Pampered Pet Dispute
Attorney accused of "deception and subterfuge" after drafting will that leaves huge fortune to woman's pets, with his girlfriend as caretaker.
A dying woman's decision to create a $1 million dollar trust to care for her dogs is the subject of a lengthy legal dispute, and sharp criticism for a north Georgia lawyer.
In November 2007, Kay Elaine Johnston of Elberton was dying of lung cancer.
She created a will and trust, leaving the bulk of her considerable estate for the care of her 50 cats and six dogs.
The trust named Kyria Wilhite of Elberton to care for the animals, receiving $50,000 a year plus expenses and "reasonable compensation" for her services caring for Johnston's pets.
After Johnston's December 2007 death, Wilhite also received Johnson's home and seven acres of property, although the two had known each other only a couple of months.
According to a probate judge who reviewed the will and trust, attorney Robert Johnson, who at the time was in a relationship with Wilhite, used "deception and subterfuge" to influence the way Johnston divided her money.
"I don't like that power-monster that can walk all over you and take advantage of you," said Johnston's cousin, Carol Phillips, who is disputing the will.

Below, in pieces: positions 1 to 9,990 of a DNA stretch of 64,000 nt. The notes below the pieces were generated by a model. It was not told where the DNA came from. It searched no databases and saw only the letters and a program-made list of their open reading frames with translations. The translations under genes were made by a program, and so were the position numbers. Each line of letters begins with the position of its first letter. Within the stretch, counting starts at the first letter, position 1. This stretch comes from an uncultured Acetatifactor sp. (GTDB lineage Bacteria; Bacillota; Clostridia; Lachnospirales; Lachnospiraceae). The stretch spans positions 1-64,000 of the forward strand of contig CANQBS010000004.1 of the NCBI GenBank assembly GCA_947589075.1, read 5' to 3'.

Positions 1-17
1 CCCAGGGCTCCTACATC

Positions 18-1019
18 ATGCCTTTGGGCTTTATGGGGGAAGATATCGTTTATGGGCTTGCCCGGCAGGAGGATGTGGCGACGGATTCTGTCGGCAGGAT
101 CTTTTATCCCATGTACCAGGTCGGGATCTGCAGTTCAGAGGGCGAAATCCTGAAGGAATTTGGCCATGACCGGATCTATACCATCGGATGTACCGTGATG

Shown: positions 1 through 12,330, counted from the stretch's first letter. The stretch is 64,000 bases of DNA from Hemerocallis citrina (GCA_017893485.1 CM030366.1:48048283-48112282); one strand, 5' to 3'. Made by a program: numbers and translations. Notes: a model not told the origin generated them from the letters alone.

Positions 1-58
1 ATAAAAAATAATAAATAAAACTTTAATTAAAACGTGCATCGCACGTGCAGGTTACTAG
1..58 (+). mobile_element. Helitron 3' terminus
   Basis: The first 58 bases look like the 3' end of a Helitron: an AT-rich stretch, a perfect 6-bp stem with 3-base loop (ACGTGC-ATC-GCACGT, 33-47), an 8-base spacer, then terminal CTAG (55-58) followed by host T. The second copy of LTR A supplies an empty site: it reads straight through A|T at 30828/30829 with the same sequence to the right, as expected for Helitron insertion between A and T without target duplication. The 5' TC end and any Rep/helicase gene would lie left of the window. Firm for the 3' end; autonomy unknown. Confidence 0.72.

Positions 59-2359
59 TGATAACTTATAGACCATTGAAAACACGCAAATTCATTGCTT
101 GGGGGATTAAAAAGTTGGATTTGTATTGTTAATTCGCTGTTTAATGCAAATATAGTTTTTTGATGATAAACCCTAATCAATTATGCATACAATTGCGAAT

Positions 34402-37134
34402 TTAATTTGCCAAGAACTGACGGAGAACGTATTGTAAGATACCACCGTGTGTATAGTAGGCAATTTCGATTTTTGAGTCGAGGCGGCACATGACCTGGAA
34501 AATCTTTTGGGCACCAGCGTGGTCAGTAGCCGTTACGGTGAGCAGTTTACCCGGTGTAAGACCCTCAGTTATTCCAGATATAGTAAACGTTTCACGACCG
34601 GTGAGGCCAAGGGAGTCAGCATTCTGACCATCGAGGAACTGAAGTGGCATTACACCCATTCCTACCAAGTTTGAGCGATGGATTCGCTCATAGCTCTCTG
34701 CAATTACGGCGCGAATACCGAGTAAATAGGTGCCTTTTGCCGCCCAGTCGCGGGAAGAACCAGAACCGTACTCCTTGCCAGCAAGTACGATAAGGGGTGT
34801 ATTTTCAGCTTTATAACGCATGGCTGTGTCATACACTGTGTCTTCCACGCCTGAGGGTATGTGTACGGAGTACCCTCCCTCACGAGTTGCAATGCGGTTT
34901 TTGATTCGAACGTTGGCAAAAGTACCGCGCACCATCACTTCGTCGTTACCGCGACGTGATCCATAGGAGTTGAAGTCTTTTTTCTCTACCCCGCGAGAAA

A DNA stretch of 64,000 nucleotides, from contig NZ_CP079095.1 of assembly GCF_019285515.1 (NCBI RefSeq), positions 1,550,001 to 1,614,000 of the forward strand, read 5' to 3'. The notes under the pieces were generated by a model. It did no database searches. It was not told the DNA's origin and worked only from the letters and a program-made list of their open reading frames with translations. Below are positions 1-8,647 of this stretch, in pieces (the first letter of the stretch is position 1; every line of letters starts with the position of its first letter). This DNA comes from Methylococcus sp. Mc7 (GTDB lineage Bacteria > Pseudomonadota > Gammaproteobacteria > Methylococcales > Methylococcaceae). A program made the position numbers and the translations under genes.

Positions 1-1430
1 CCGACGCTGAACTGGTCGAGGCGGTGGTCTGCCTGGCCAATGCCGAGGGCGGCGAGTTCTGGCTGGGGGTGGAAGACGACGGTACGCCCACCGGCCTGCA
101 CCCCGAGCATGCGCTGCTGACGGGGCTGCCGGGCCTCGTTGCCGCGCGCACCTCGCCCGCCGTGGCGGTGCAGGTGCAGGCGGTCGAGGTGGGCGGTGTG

Probate Judge Susan Tate ruled that when Kay Johnston agreed to the will and trust, she was suffering from a "weakened and fluctuating mental condition" due to the cancer that had spread to her skull and possibly her brain.
After hearing testimony at a lengthy trial, Judge Tate ruled that Kay Johnston was "substantially and unduly influenced" by attorney Robert Johnson.
The Judge found Johnson used "deception, subterfuge, and the power of subtle suggestions" in dealing with the dying woman.
In her ruling, Judge Tate wrote that Johnson "substantially influenced major provisions of the will and trust, all the while failing to disclose his intimate involvement with Ms. Wilhite, the primary beneficiary."
Johnson declined an on-camera interview, but said he disagrees with the judge's ruling.
He issued a brief written statement:
"I was not a party to the trial, but only a witness," Johnson wrote. "I expect the case to be heard in Elbert Superior Court, and would only want to make my statement at trial."
The case is expected to proceed to a jury trial.
Johnson did say that Carol Phillips had filed a complaint against him with the Georgia Bar Association, but the complaint had been dismissed.
Jim Potts, who is representing Phillips, said Carol Phillips filed her complaint before the probate judge's ruling, and would likely file again.